G 1/03 was not limitative, it went beyond the referred questions and said that a disclaimer could be used for removing specific legal obstacles so long as the technical content of the application was not changed.

Moreover, G 1/03 said that the use of a disclaimer was the solution to a problem that could not be foreseen at the application date, such as the question of double patenting which applied to the present case. Moreover, the appellant had not gained any advantage by use of the disclaimer since this only limited the protection and did not breach the rights of third parties or lead to legal uncertainty, nor did it make any technical contribution to the disclosure of the patent.

Respondent OI

The question was not whether the steps of simultaneously stretching and radially expanding a tube were within the scope of the original claims, but whether a method containing the simultaneous steps was new as compared with the application as originally filed. This question was independent of the category of the claims and must be answered in the positive.

An amendment must be directly and unambiguously derivable from the original disclosure, and there was no such disclosure of simultaneous steps for producing a biaxially oriented balloon. The word "appropriate" in column 4, line 9 was unclear and could not be used to support a broad claim, only a two or four step sequential method as described with reference to Figures 2 and 3 was supported. If the apparatus of Figure 3 were to be used to carry out the steps simultaneoulsy then the balloon would be non-uniform and susceptible to tearing. There was also no disclosure of balloons made by a general biaxially orienting procedure which had a tensile strength of at least 103.4 MPa (15,000 psi), the disclosure in column 14, lines 38 to 43, owing to the use of the words "as discussed herein", referred to the particular example only.

G 1/03 was limiting regarding the situations in which a disclaimer was allowable, and double patenting was not one of these. There were, moreover, no unforeseen circumstances justifying a disclaimer since the shape of the claims of the parent and divisional applications was entirely within the power of the appellant. Moreover, the use of a disclaimer led to a fuzzy situation as foreshadowed in point 2.3.3 of G 1/03.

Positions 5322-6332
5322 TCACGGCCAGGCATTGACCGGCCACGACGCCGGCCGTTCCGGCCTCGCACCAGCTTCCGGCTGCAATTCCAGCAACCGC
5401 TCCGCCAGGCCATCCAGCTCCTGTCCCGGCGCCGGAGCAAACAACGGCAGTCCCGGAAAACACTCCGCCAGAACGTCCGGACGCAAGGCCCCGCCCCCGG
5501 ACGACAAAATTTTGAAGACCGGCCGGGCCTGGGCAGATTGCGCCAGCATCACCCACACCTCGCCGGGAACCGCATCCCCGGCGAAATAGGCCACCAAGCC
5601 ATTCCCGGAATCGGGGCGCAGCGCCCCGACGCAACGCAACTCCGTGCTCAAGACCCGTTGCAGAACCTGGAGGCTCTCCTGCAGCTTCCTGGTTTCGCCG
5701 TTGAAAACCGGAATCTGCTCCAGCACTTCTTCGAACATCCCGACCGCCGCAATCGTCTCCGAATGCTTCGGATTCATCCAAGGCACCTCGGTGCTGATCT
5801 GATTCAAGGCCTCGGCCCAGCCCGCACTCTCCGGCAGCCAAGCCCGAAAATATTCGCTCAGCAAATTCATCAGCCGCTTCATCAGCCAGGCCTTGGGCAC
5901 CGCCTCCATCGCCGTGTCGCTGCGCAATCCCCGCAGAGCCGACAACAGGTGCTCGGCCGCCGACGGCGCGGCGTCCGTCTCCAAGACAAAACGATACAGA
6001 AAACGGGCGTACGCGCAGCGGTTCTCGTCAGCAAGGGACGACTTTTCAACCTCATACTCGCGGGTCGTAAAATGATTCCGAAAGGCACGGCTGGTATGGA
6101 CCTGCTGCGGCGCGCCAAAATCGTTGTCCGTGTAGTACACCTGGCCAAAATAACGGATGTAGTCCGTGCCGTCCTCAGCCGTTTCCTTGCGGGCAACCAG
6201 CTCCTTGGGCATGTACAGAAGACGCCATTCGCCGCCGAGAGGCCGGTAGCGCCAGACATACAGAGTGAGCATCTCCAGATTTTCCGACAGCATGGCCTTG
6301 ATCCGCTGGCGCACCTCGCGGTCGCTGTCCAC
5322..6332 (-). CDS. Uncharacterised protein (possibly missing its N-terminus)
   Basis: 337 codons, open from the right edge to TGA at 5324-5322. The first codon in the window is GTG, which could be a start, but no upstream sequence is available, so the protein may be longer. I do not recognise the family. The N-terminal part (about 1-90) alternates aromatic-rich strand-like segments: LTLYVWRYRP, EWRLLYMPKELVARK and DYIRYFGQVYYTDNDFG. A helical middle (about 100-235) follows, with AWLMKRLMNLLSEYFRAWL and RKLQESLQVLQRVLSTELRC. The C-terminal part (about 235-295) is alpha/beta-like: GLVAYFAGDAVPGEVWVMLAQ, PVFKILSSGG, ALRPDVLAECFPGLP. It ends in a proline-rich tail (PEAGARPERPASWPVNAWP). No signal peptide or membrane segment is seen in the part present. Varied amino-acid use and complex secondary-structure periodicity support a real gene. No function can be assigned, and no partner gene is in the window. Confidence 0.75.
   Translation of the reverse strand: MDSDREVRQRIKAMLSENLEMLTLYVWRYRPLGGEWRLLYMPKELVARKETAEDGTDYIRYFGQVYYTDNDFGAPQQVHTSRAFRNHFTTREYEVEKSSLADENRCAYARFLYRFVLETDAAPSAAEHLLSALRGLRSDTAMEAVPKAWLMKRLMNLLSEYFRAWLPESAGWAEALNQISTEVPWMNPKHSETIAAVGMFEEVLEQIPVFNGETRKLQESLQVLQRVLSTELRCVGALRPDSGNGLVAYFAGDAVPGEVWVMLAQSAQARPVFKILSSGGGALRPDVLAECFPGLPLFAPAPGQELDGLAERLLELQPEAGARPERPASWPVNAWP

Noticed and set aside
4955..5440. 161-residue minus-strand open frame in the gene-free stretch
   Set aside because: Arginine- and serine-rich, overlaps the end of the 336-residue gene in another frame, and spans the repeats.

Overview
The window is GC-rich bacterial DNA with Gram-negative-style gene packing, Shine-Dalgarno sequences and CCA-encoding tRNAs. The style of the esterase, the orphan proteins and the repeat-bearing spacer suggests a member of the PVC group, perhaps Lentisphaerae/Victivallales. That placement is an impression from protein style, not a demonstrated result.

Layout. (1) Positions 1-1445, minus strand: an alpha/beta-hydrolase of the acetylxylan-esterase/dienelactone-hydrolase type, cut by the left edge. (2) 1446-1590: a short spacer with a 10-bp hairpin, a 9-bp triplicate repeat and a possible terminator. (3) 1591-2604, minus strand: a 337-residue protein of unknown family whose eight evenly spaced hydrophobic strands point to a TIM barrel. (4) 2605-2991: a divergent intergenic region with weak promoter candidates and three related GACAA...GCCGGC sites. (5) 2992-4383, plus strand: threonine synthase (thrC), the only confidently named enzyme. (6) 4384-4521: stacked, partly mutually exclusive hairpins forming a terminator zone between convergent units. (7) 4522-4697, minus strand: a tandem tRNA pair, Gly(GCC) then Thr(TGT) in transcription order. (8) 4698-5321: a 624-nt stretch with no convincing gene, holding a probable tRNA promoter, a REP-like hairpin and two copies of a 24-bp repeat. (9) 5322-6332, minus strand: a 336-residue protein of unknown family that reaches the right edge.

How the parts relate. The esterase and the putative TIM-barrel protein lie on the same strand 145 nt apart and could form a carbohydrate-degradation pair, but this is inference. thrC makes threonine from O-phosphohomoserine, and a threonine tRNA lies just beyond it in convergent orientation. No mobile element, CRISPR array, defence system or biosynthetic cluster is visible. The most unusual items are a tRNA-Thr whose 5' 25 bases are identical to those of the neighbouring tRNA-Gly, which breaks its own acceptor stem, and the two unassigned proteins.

Respondent OII

The arguments of respondent OI were correct. In addition, the application as originally filed did not disclose a biaxially oriented balloon formed during a first step of axially elongating a tubing and a second step of inflating at least a section thereof to less than double its outer diameter, and which had a tensile strength of at least 103.4 MPa (15,000 psi).

A disclaimer may not be used to repair a mistake that occured in the divisional application. If the disclaimed subject-matter were to be removed from the present application then all that would remain would be a vague description, and the requirement of Rule 27(1)(c) EPC would also not be met.

There were no external influences that created any unforeseen problems, the whole situation was the creation of the appellant itself. G 1/03 listed only three circumstances in which disclaimers were allowable and double patenting was not one of them. Moreover, the disclaimer made a huge difference to the technical content since the entire basis of the patent disappeared with the disclaimer.

Respondent OIII

There was no disclosure originally that the process in which a balloon was formed during a first step of axially elongating a tubing and a second step of inflating at least a section thereof to at least double its outer diameter was not intended, so there was no support for the disclaimer in the application as originally filed. The four-step method was merely a variation of and came under the heading of a two-step method, and was for overcoming a different problem (column 8, line 20 onwards).

The paragraph in column 14, lines 33 to 43 meant that the process was important to the final properties of the balloon, and the required tensile strength was obtained only with the specific two-step method described with reference to the Figures, and this was what was meant by "appropriate" in column 4, line 9. The totality of the original disclosure did not support the fact that any biaxial orienting method would give the required tensile strength. In particular if the two steps were carried out simultaneously the process could not produce the required tensile strength.

The scope of the divisional patent had been restricted so the question of double patenting did not even arise and, therefore, the entire basis of the appellant's argument vanished. G 1/03 discussed only earlier and later applications and the question of novelty, but not the present type of situation. The scope of the claims had been changed arbitrarily by the disclaimer, whose further effect was to change the technical content of the application, and also to lead to lack of clarity.

Reasons for the Decision

1. The appeal is admissible.

Main request

2. Use of a disclaimer in light of G 1/03

2.1 The respondents consider the use of the "disclaimer" in independent claims 1 and 2 to be unallowable having regard to decision G 1/03 (OJ 2004, 413) of the Enlarged Board of Appeal.

2.2 The questions referred to the Enlarged Board of Appeal were:

"1. Is an amendment to a claim by the introduction of a disclaimer unallowable under Article 123(2) EPC for the sole reason that neither the disclaimer nor the subject-matter excluded by it from the scope of the claim have a basis in the application as filed?

2. If the answer to question 1 is no, which criteria are to be applied in order to determine whether or not a disclaimer is allowable?" [followed by a list of criteria].

The Enlarged Board answered as follows (see the Order):

"1. An amendment to a claim by the introduction of a disclaimer may not be refused under Article 123(2) EPC for the sole reason that neither the disclaimer nor the subject-matter excluded by it from the scope of the claim have a basis in the application as filed.